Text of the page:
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New minimum wage: President forwards N30,000 bill to NASS

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New minimum wage: President forwards N30,000 bill to NASS

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Chairperson of the Tripartite Committee Ms Ama Pepple said the enactment of the draft bill into law was critical to the operation and future reviews of the National Minimum Wage.

Juliana Taiwo-Obalonye, Abuja

President Muhammadu Buhari has assured that necessary machinery was being put in place to transmit an Executive Bill to the National Assembly on the N30,000 new minimum wage package negotiated by a tripartite committee comprising government and labour.

READ ALSO: Buhari endorses N30,000 minimum wage

He said as the Executive arm begins its review of the submission, government would continue to engage labour in closing any open areas presented in the report.




“I, therefore, would like to ask for your patience and understanding in the coming weeks.”

Buhari, who urged workers not to allow themselves to be used as “political weapons” said his administration was not only committed to workers’ welfare, but also working to create a diversified and inclusive economy.

“In constituting this committee, we took into account the need for all stakeholders to be adequately represented – the government, the private sector and most importantly the workers. Our goal was to get an outcome that was consensual.

“From the onset, we knew the committee had a difficult task ahead of it. But at the same time, we were also confident that the patriotic and professional background of its members would produce realistic, fair and implementable recommendations that will be considered by both the executive and legislative arms of government.

“I am not surprised that the committee has worked for close to one year. I am also not surprised that on a few occasions, the debates got heated and sometimes, these differences came out.

“What is truly inspiring is that, in almost all instances of disagreements, the committee members always came back to the negotiating table with a common goal of improving the welfare of Nigerian workers. On behalf of all Nigerians today, I want to thank you for your commitment and sacrifice in getting us to where we are today.

“In the past few days, I have been receiving regular updates on your deliberations. And today, I am pleased that you have completed your work in a peaceful and non-confrontational manner. The entire nation is grateful to you all.

“The committee chairman highlighted some of the challenges encountered during your deliberations, especially as it relates to having a consensus position acceptable by all parties.

“I understand that on the government side, the concerns raised were around affordability – that today many states struggle to meet their existing salary requirements.

“On the side of labour, the points raised focused on the need for any increase to be meaningful.”

Chairperson of the Tripartite Committee Ms Ama Pepple said the enactment of the draft bill into law was critical to the operation and future reviews of the National Minimum Wage.

According to her, to reach a consensus, the committee weighed the demand of the workers, which was predicated on the high cost of living occasioned by unfavourable exchange rate and rising inflation over the past few years, among other factors.

“The committee also considered the overall macroeconomic indicators, including the revenue and expenditure profile of government as provided by the honorable ministers of Budget and National Planning and Finance as well as the minimum wage proposed by some state governments in their memoranda submitted to the committee.

“Consideration was also given to the critical role of the informal sector in employment generation and the need for a realistic minimum wage that will not stifle the growth of the sector and the overall economy.

Meanwhile, Sen. Roland Owie, chairman, National Contact Committee of ADP, has tackled the government over the N30,000 minimum wage.

According to him, governments have capacity to pay even more than that.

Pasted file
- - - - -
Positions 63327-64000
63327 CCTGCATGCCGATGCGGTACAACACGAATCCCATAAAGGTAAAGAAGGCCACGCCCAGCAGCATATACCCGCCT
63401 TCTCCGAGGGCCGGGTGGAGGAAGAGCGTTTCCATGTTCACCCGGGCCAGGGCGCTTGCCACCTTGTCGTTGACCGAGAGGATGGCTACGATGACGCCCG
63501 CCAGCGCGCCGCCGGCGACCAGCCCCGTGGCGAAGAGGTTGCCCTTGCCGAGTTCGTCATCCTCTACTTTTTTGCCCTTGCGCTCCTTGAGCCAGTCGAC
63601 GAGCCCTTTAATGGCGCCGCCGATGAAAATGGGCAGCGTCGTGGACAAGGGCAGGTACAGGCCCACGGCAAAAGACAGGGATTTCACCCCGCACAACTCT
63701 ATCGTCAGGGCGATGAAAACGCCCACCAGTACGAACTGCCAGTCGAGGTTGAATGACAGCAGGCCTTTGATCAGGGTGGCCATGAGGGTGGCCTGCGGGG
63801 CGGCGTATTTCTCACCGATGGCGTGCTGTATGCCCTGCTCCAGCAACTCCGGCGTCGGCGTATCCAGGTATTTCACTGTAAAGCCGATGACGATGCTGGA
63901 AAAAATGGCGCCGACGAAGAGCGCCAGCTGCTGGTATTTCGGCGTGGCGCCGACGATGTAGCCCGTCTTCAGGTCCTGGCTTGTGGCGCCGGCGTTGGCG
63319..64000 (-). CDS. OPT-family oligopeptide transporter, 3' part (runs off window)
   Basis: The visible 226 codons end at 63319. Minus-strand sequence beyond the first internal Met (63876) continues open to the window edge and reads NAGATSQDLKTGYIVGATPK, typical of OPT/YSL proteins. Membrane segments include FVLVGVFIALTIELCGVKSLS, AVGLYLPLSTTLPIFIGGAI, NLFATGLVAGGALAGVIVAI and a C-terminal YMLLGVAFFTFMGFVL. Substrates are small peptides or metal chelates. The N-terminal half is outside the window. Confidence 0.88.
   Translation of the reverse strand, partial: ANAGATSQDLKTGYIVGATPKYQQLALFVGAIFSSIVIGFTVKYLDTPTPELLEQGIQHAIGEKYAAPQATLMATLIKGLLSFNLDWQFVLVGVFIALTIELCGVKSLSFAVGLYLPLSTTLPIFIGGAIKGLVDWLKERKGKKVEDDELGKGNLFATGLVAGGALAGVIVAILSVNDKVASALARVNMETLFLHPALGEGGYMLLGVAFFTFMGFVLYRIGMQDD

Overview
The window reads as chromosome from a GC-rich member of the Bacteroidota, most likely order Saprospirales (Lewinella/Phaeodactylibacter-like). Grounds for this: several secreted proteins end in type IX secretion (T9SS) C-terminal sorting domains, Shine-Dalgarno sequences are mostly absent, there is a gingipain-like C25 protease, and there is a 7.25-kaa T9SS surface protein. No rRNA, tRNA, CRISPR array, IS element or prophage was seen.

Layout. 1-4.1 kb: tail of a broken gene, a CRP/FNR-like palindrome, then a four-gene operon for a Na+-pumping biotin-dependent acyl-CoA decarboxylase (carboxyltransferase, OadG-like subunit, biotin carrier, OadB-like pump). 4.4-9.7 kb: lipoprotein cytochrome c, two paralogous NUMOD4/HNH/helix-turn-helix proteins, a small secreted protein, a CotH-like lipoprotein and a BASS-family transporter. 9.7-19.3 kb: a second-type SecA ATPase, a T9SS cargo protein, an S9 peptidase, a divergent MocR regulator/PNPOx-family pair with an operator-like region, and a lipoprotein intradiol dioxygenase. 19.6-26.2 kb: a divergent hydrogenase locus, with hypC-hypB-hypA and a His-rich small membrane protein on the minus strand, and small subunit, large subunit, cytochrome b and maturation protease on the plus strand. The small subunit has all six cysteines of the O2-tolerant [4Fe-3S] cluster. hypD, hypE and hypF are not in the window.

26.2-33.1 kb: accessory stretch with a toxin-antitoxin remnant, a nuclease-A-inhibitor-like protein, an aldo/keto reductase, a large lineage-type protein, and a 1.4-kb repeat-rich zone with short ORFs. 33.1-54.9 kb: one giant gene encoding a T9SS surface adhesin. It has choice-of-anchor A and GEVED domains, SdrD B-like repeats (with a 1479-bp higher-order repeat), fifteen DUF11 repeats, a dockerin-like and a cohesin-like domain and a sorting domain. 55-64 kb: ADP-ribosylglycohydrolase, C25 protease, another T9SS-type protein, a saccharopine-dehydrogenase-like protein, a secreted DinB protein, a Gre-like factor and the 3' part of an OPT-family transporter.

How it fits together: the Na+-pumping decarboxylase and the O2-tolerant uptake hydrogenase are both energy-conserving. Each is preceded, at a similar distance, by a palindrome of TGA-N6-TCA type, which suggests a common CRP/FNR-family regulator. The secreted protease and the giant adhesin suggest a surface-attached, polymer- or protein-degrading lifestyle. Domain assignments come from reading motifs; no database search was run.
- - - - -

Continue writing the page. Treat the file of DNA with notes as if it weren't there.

In a statement he personally signed, Owie said it was “wickedness of the highest order” for a government that raised pump price from N97 to N145 per litre, and governors who collect N500 million per month as security votes to say they could not pay N30,000 minimum wage

“What is N30,000 when suffering Nigerians pay their personal drivers up to N50,000 per month?

“I urge Nigerians to heed what St. Augustine said when he wrote that Hope has two beautiful daughters. Their names are Anger and Courage. Anger at the way things are and Courage to see they do not remain the way they are.

“I urge Nigerian workers also to be true to God, humanity, their families and themselves this time around and never again deceive themselves or Nigerians by ensuring they all obtain their PVCs and do the needful in the 2019 general elections. This is the hour for Nigerians to support Labour,” he said.

READ ALSO: Saraki appeals to FG, labour over proposed strike

The post New minimum wage: President forwards N30,000 bill to NASS appeared first on The Sun Nigeria.

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CATHOLIC WORLD

Killing of Christians: Buhari lied to Trump – CAN fumes

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Killing of Christians: Buhari lied to Trump - CAN fumes

The Christian Association of Nigeria (CAN) has reacted to President Muhammadu Buhari’s revelation of his conversation with United States President, Donald Trump, on the massacre of Christians in Nigeria, saying President Buhari was economical with the truth.

President Buhari had on Tuesday, revealed that at the heat of the bloody clashes between herdsmen and farmers in Nigeria, the United States President, Donald Trump, unequivocally accused him of killing Christians.

Buhari said these in his closing remarks at the two-day ministerial performance review retreat held at the Presidential Villa, Abuja on Tuesday.

At a point, the President digressed from his prepared speech and narrated his encounter with Trump on the bloody clashes.

He said he managed to explain to the American leader that the clashes were not about ethnicity or religion.

He said, “I believe I was about the only African among the less developed countries the President of United States invited.

“When I was in his office, only myself and himself, only God is my witness, he looked at me in the face, and asked, ‘Why are you killing Christians?’

“I wonder, if you were the person, how you will react. I hope what I was feeling inside did not betray my emotion, so I told him that the problem between the cattle rearers and farmers, I know is older than me not to talk of him. I think I am a couple of years older than him.